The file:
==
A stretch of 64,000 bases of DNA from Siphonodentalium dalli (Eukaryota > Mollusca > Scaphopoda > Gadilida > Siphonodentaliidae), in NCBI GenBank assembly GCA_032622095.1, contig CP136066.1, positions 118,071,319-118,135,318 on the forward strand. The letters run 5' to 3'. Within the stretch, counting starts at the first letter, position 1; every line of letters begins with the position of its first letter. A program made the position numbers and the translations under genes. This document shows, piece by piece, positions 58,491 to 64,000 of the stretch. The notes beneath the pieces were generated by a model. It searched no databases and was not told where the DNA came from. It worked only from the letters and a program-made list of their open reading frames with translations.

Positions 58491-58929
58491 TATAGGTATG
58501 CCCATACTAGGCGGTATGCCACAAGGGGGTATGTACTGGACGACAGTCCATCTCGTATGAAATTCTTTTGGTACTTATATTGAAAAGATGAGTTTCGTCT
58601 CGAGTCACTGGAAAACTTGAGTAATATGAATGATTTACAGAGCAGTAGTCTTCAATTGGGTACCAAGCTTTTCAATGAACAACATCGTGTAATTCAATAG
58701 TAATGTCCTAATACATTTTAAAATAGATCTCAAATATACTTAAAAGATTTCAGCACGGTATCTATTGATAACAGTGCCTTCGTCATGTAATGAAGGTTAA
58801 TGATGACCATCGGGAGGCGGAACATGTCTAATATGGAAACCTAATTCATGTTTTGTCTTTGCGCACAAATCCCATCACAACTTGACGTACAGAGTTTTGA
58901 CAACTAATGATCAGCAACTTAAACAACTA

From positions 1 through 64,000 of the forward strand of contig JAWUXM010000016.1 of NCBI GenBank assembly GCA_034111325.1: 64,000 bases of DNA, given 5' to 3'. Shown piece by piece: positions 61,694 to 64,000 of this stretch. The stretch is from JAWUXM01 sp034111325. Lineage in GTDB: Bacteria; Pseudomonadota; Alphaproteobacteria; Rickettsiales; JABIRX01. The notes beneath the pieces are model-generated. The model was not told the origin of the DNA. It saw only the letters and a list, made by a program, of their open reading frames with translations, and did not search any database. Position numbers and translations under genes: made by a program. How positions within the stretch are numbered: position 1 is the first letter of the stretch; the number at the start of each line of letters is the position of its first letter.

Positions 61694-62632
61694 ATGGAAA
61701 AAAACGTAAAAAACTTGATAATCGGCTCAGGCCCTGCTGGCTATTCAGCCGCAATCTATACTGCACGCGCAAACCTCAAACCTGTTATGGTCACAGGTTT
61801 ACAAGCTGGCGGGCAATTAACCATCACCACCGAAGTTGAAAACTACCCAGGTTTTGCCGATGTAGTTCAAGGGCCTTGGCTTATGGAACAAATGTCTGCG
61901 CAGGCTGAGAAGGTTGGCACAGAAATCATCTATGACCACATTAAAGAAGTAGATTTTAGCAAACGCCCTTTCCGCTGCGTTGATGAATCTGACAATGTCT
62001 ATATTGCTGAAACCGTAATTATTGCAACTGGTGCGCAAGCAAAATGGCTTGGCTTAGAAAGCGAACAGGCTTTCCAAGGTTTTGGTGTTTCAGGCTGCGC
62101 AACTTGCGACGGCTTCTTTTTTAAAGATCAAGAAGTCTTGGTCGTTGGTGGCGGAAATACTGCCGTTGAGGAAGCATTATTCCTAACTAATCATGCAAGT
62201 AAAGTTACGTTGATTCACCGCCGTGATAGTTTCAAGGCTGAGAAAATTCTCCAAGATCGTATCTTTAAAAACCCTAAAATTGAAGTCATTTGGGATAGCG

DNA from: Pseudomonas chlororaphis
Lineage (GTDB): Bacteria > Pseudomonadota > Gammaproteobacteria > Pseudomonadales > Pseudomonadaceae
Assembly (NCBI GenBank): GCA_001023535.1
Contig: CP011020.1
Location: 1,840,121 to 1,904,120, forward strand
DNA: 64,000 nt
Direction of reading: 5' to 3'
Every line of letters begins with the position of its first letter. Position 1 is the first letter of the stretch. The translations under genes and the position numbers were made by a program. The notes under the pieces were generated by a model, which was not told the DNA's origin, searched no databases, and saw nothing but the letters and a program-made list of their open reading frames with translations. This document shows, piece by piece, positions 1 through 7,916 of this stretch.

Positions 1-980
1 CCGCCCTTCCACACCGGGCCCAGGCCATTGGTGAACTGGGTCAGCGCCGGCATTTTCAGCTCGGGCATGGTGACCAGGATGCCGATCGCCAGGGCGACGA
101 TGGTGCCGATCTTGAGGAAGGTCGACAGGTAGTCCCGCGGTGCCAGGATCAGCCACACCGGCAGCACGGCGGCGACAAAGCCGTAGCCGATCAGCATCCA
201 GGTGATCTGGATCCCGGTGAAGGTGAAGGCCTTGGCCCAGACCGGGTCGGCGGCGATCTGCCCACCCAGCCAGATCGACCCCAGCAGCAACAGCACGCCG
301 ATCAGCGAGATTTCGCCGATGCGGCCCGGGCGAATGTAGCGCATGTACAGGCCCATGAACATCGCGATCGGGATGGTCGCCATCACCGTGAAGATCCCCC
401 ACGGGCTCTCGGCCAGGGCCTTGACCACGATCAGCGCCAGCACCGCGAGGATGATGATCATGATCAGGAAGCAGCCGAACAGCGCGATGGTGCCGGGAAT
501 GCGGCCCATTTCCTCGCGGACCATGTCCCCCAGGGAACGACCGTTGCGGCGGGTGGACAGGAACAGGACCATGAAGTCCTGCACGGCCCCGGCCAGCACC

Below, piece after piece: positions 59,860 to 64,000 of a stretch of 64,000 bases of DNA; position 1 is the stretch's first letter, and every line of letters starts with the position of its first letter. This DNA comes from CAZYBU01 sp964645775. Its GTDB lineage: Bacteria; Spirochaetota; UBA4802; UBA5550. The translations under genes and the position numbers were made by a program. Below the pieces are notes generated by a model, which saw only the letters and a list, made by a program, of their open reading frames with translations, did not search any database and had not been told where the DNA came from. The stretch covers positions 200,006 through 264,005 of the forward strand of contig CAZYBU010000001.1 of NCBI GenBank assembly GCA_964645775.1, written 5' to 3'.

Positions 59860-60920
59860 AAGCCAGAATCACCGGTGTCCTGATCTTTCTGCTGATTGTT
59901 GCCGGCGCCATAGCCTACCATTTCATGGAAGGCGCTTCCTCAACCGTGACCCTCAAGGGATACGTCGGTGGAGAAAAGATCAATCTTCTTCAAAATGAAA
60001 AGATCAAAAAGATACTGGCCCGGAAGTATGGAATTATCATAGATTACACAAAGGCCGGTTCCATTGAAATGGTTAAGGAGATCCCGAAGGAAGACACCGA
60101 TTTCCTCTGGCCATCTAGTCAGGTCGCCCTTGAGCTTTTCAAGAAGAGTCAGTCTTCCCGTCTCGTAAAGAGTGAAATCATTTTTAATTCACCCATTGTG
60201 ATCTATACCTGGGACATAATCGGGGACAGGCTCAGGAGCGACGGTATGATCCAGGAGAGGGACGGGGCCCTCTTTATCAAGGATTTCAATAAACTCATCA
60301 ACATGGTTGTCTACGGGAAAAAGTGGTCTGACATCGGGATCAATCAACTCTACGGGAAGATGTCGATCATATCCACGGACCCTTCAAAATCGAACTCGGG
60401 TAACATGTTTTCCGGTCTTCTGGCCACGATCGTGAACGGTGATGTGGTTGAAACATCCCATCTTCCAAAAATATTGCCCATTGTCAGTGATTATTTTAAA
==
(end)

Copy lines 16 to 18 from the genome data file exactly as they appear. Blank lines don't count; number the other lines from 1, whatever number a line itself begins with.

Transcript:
62101 AACTTGCGACGGCTTCTTTTTTAAAGATCAAGAAGTCTTGGTCGTTGGTGGCGGAAATACTGCCGTTGAGGAAGCATTATTCCTAACTAATCATGCAAGT
62201 AAAGTTACGTTGATTCACCGCCGTGATAGTTTCAAGGCTGAGAAAATTCTCCAAGATCGTATCTTTAAAAACCCTAAAATTGAAGTCATTTGGGATAGCG

DNA from: Pseudomonas chlororaphis